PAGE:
Nanonote: Kernel panic-not syncing: No init found. Try passing init=option to kernel
ddf at sonic.net
Mon Nov 29 19:02:31 EST 2010
On Sunday 28 November 2010, Xiangfu Liu wrote:
> On 11/29/2010 09:21 AM, Delbert Franz wrote:
> > 1. The first partition contains the uImage from the toolchain compile
> > and is stored under /boot. It is called "uImage".
> > 2. The second partition contains the root file system taken by
> > extracting from openwrt-xburst-qi_lb60-rootfs.tar.gz
> Hi Delbert
> since the last u-boot works fine with ext2 partition. so we decide put
> the KERNEL and ROOTFS both in FIRST EXT2 partition.
> so you can try copy all rootfs file to first partition. then try again.
> Please let me know which wiki page still tell users put rootfs to
> second partition, it's out date, we definitely need update it. :)
> Best Regards
> -- Qi RSS feed, http://en.qi-hardware.com/feed/rss20.xml --
Thanks for the quick response--it is nice that the Ben has experts in
different time zones! This means while some are sleeping, others
1. I did not find any wiki page that described either the old or new
partition layout. I think I got the old layout from the mailing list
but I can't put my hand on the message now. I just followed what I
2. I found almost nothing useful on the wiki about booting from a
Micro SD card. Perhaps I don't know how to look for it?
I got both my old system and the new system to boot and run once I
repartitioned and copied items to the expected locations. Again,
thanks for the simple solution that came so quickly!
Here are some observations on my experience of building the toolchain
after many months of only using my Nanonote:
1. The build no long completes under Debian Lenny, which I use on all
of my current production level PC's. The toolchain build now requires
a cmake at version 1.8 and the only version for Lenny is 1.6.
2. I created a Squeeze install on one of my old machines and that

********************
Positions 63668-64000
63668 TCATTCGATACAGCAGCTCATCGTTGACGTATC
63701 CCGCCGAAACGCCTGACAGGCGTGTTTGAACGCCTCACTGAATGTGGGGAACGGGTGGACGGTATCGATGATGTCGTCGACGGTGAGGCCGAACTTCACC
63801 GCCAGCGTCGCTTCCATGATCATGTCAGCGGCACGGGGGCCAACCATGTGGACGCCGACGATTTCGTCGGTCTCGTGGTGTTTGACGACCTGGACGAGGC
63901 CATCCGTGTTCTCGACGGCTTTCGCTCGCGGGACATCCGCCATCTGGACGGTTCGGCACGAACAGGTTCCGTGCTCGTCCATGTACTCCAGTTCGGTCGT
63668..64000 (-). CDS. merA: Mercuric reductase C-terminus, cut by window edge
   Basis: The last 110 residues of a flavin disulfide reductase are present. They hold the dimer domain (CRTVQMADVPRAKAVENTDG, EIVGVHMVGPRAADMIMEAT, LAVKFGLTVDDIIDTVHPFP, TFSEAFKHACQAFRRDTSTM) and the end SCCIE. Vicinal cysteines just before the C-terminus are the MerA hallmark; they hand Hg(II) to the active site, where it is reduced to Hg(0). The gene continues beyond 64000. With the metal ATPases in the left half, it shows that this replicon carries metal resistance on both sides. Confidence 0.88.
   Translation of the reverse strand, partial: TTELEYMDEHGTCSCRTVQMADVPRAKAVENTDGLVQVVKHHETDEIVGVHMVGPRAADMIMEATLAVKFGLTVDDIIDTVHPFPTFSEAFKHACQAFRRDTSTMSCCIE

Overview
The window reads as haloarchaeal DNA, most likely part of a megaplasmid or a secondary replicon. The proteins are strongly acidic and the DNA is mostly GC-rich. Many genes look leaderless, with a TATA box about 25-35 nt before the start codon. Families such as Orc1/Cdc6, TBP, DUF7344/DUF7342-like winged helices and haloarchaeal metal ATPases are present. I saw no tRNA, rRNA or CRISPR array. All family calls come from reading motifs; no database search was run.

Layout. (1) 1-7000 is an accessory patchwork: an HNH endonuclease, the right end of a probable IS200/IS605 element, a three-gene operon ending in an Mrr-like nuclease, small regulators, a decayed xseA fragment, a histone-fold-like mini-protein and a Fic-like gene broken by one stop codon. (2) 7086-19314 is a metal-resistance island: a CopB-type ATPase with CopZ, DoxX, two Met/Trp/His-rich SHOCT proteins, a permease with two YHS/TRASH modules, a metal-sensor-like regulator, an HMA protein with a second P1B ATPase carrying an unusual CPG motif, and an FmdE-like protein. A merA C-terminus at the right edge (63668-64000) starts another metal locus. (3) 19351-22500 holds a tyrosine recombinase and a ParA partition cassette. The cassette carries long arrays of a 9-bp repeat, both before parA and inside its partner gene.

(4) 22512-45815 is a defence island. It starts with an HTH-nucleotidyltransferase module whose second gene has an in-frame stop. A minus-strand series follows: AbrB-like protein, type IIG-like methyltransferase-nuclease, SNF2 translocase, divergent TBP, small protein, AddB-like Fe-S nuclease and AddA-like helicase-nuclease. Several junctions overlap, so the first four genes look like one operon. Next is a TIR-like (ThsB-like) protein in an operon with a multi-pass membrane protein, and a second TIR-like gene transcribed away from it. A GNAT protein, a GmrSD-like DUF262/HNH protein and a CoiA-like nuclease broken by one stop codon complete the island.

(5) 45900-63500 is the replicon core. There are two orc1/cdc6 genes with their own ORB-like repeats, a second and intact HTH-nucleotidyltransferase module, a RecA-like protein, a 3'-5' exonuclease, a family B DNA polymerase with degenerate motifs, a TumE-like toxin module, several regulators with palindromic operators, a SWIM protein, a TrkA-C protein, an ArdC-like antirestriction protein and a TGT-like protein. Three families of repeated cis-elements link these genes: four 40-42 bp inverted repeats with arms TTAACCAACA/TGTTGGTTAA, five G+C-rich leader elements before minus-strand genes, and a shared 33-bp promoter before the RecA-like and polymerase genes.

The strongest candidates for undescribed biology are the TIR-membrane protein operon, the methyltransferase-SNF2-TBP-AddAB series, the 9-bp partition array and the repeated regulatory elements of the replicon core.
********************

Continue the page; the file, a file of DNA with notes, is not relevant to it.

version of Debian, to be released sometime in the next number of
months, had cmake at version 1.8
3. The package list for Debian on the wiki page is a bit
dated for the Squeeze release:
3.1 jikes is no longer in Squeeze. I got a build without it.
3.2 The package "mercurial" should be added to the list.
At least one of the download sites in the current toolchain
build process uses the mercurial version control system.
I also loaded some of the other "mecurial-xxx" packages
but I'm not sure they were needed.
4. The question in the "New User Guide" about how to mount a
partition on the Micro SD card was not helpful--the Openwrt config
system is a bit confusing and will require quite a bit of study.
There was no clue in that page as to what the device names are on a
micro SD card. They are set by Linux and are not unique to the Ben:)
The simple answer is that putting
mount /dev/mmcblk0px <mount point directory name>
in rc.local under /etc works like a charm on my Ben. The "x" in the
device name should be replaced with the partition number, starting
with 1 for the first partition on the SD card. In my case I use
mount /dev/mmcblk0p3 /pj
in rc.local and the third partition is mounted on each boot.
5. The wiki page for disabling gmenu2x, reached from the "New User
Guide", no longer applies to the latest released software images. The
file, S99startup is no longer present. Go to /etc/inittab and modify
the line for tty1 to have the same contents as tty2 and you will no
longer see gmenu2x appear. A simple return gets one into the command
line on tty1.
6. Having a system name of: BenNanonote, is a bit long for my taste.
I fixed that by going into /etc/config/system and replacing
"BenNanonote" with "nn" . Note: the quotes DO NOT appear in the lines
in the file-only here to set things off as a special string.
I now have two different variations of partioning working for the
image I built. One has a single large partition with everything in
it. The other has three partitions: rootfs with kernel, a small swap
partition, and then a larger data partition. I got swap activated on
that card but I'm not sure if it is needed:) All of my SD cards are 8G
B Transcend cards and they seem to work well and are reasonably fast
being rated as Class 6.
Just some observations based on about 10 hours of sorting out various
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